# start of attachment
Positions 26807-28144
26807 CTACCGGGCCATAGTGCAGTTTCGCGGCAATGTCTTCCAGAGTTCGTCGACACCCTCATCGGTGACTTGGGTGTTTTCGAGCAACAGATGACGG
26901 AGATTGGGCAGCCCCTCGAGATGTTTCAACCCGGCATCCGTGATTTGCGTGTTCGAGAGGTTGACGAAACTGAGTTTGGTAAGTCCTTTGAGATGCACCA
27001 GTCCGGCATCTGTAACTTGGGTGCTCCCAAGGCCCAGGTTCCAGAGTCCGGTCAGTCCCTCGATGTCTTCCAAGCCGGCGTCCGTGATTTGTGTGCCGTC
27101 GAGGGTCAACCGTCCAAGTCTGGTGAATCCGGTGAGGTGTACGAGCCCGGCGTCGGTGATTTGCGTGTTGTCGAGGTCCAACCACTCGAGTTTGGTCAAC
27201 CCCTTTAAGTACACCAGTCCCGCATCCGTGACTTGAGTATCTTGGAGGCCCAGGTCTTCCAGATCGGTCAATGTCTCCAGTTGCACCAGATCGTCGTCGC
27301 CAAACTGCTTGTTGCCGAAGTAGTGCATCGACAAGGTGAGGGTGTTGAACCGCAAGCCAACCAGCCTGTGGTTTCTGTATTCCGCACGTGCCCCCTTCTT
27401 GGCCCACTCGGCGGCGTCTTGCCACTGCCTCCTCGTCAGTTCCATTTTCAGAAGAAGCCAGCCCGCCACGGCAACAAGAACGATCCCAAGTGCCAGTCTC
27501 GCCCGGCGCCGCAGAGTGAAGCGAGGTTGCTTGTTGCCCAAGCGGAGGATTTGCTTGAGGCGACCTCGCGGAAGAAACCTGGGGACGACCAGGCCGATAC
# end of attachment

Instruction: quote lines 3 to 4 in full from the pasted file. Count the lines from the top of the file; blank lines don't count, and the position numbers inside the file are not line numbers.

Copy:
26901 AGATTGGGCAGCCCCTCGAGATGTTTCAACCCGGCATCCGTGATTTGCGTGTTCGAGAGGTTGACGAAACTGAGTTTGGTAAGTCCTTTGAGATGCACCA
27001 GTCCGGCATCTGTAACTTGGGTGCTCCCAAGGCCCAGGTTCCAGAGTCCGGTCAGTCCCTCGATGTCTTCCAAGCCGGCGTCCGTGATTTGTGTGCCGTC